Is it enabling my young adult daughter to allow her to live in my house? She is addicted to fentanyl. She does anything to get money to buy except have a regular job. I’m so concerned about the very dangerous situations she puts herself in. Easy pickings for someone like Ted Bundy. She also uses and manipulates people and has been so scared of being harmed or killed by someone angry with her during the middle of the night as she sleeps at home, she sleeps on a sofa near me. I am very loving to her, but have addressed that I know she is using which she denies. But there is no doubt about it and her boyfriend says that her tolerance is higher so she is using a dangerous amount.
Am I enabling by letting my addicted young adult daughter live in my home?
This is a hard one. We often hear and talk about them needing to hit rock bottom. For my own personal mental I can’t have my folks living with me in active addiction. I don’t like the way I think of things. I don’t like hiding my things and worrying about them possibly dying in my home. I’m raising a kid. I can’t. For me it would be. If your asking how is it not for you? What would you tell me asking this?
Very balanced answer. Thank you.
Ultimately the rules were not followed and I became a detective trying to ensure they were followed. Ultimately he was using and and in no condition to drive. 911 to the hospital he goes and off to the next facility for sublocade shot. I never finished this post because of the state he was in we are in. He ended up leaving and I got a call at 5:30AM he was down the street less than 2 miles away pulled from the car and put in a coma on a machine they pulled rather quickly and detoxed for so many day after 1 day relapse. I asked why are they detoxing you so long. He said you noticed that!!! Lol only someone that has been here can get this…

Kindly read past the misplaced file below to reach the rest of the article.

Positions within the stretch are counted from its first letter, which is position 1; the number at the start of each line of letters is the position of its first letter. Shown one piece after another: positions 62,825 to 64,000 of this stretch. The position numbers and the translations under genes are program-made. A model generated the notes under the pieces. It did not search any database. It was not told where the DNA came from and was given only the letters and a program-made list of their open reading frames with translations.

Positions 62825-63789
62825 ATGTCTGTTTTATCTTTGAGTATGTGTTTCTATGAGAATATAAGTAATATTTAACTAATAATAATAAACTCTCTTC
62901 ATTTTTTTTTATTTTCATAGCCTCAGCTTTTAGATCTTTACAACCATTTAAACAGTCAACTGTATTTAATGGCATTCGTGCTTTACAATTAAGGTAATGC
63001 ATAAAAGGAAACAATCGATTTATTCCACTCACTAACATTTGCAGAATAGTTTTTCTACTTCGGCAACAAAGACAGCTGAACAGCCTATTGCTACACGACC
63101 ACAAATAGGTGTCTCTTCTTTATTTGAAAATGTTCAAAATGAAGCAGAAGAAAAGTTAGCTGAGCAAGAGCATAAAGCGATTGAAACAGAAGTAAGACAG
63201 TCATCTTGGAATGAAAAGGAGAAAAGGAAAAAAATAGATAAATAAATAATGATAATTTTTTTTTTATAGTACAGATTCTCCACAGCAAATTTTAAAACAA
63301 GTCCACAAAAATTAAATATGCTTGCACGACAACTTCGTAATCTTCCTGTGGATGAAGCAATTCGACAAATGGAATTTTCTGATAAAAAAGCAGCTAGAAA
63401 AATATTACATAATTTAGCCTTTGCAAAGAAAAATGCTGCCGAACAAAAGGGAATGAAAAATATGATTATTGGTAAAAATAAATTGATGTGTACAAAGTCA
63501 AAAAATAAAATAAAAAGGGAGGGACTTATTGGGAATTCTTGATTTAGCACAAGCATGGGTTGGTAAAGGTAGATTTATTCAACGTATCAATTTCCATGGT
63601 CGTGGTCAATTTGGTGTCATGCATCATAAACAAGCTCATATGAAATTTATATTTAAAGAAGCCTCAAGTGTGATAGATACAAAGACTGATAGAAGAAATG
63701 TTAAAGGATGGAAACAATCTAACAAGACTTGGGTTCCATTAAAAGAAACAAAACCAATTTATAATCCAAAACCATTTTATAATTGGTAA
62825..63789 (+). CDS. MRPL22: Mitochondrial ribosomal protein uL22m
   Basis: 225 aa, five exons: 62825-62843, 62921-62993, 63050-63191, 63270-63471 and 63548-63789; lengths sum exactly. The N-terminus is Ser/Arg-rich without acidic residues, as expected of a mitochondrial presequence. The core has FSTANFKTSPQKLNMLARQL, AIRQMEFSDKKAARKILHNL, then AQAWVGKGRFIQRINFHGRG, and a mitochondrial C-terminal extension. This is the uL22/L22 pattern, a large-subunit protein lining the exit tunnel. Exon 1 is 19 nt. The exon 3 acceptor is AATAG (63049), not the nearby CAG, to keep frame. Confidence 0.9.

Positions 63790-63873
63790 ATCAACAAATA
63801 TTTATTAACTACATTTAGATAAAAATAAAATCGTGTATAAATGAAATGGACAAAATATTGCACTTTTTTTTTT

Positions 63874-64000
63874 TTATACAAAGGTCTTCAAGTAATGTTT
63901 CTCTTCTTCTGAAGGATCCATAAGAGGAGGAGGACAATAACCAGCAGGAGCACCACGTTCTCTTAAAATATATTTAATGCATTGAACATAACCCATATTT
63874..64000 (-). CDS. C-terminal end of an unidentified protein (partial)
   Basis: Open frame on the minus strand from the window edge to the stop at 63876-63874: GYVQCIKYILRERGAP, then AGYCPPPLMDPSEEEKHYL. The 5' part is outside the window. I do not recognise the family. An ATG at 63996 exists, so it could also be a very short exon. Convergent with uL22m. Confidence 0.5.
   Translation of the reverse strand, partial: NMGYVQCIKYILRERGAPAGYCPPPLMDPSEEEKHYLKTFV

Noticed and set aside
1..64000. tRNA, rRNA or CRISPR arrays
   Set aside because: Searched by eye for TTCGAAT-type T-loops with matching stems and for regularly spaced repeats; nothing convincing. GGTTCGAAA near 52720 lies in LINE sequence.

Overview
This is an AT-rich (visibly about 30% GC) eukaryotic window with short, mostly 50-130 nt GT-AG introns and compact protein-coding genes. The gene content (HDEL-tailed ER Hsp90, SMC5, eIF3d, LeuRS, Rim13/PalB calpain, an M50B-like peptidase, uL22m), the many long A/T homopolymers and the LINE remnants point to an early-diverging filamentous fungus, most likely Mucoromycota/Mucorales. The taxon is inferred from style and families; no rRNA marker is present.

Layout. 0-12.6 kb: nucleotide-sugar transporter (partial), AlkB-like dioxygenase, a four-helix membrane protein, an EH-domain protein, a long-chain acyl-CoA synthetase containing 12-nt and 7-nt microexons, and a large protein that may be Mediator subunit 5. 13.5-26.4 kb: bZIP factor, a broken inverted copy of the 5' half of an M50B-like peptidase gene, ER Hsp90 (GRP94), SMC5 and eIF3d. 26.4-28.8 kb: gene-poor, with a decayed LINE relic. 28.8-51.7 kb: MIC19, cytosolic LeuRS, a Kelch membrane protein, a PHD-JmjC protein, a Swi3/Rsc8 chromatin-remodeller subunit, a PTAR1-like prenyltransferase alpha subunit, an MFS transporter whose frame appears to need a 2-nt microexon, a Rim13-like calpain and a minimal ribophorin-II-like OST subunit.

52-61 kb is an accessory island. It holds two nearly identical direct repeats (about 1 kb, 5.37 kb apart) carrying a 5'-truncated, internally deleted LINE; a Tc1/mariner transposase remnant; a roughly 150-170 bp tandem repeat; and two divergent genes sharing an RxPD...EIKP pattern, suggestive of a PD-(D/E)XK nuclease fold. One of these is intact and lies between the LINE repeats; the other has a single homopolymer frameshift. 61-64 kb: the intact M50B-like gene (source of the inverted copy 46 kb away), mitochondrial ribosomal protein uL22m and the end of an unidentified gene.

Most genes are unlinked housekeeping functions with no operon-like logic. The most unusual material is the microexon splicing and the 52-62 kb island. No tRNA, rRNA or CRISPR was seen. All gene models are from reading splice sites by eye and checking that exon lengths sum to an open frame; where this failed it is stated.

My daughter was living with me, but she moved out when I questioned her about where she was, who she was with and what she was doing. I would rather have her at my house so I could continue to keep an eye on her and make sure she comes home every night.
1 day away from sublocade shot and 7-10 rehabs later he is using with the shot woohoo here we go down another recovery road. Hope I do not have to call 911 for overdose this is no fun. Cant wait to go to edisto with my fam when we finally find a place for him to go. Called a couple long terms and no answer. Kicked him out while I was angry he could barely drive away. Cooled down and called him back gave him hope we could find the long term recovery he needs. He was 5 minutes away at Braum’s went up there followed him home honking the horn to stay awake and away from the curb. We clled one plce no answer no response as of yet. Still looking. This state sucks we are in really sucks especially after the horrible tragedy that occurred less than 8 miles from here at the mall yesterday. Not just the state we dwell in buut the state of mind we are in too. In all of this I have hope and he keeps coming back that must mean something and never goes far away.
@Pamela My experience with my adult children that struggle with addiction is that if them staying with me causes me to feel resentful, then it’s not the right choice for ME. When I’ve agreed to let them stay with me, it was normally agreed to upon an understanding of them not using, respecting our home, etc., and it doesn’t take long until I see the reverse and then I’m stuck in a situation that doesn’t feel good.
I know there’s plenty of people that do allow family members to stay with them and prefer to know where they’re laying their head at night and knowing they’re alive, etc. But for me personally, I get WAY too pulled into unhealthy behaviors and all-things-co-dependency and as hard as it can be to say “no”, I’ve found that those two letters are much better for my own sanity and mental health.